Vice President of the Board of Directors of The Planetary Society and AURA Executive Vice President
Heidi B. Hammel joined The Planetary Society's Board of Directors in 2005. Heidi is the Executive Vice President of AURA, Inc (Washington, DC). AURA is a non-profit consortium of universities and institutions that manages and operates astronomical facilities, including the Hubble Space Telescope.
She received her undergraduate degree from the Massachusetts Institute of Technology in 1982 and her Ph.D. in physics and astronomy from the University of Hawaii in 1988. After a post-doctoral position at the Jet Propulsion Laboratory (Pasadena, California), Heidi returned to MIT, where she spent nearly nine years as a Principal Research Scientist in the Department of Earth, Atmospheric, and Planetary Sciences.
Heidi primarily studies outer planets and their satellites, with a focus on observational techniques. For the impact of Comet Shoemaker-Levy 9 with Jupiter in July 1994, Heidi led the Hubble Space Telescope Team that investigated Jupiter's atmospheric response to the collisions. An expert on the planet Neptune, she was a member of the Imaging Science Team for the Voyager 2 encounter with the gas giant in 1989. Her latest research involves studies of Neptune and Uranus with Hubble and other Earth-based observatories. Heidi is also an Interdisciplinary Scientist for Hubble's successor, the James Webb Space Telescope, which is scheduled for launch in 2018.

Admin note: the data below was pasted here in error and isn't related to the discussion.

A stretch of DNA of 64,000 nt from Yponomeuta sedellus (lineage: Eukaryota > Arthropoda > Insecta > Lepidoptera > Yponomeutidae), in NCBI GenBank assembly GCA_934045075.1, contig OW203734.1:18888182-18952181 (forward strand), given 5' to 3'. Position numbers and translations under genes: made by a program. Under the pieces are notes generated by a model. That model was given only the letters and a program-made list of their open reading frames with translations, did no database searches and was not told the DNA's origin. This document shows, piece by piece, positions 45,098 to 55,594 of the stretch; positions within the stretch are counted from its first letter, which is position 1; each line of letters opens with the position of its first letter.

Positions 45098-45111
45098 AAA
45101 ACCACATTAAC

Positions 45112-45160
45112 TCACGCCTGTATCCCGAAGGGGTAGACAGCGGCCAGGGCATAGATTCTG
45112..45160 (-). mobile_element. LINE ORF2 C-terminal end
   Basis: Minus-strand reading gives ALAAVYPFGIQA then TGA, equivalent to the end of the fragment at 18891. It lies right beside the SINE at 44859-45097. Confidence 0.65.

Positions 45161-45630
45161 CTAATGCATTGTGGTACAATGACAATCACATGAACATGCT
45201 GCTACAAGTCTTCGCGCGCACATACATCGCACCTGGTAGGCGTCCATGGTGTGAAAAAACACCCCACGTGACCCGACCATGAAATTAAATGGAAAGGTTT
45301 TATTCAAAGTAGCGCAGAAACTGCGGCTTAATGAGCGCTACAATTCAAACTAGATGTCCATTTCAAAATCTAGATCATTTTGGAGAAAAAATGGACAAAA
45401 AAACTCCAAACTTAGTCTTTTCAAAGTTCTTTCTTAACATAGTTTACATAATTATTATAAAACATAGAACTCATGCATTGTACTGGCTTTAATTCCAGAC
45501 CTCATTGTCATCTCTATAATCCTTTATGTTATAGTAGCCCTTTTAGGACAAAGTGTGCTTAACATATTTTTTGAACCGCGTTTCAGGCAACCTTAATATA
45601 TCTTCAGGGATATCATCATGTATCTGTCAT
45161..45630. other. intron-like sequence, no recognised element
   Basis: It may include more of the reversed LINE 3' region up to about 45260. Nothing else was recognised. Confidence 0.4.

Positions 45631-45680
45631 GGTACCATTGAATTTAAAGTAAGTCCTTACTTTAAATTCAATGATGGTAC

Heidi received the 2002 American Astronomical Society's Division for Planetary Sciences (AAS/DPS) Sagan Medal for outstanding communication by an active planetary scientist to the general public.
Join us at the Applied Physics Lab in Maryland for the New Horizons encounter with the most distant object ever visited. You’ll meet mission leaders, friends and even a rock and roll star as we dive deep into this triumph of exploration.
It was a surprise and delight to have our Icarus paper highlighted in Emily Lakdawalla's blog. Thanks for highlighting Uranus, since it has gotten, ahem, a bum rap over the years. Here's more about our discovery of the dark spot on Uranus.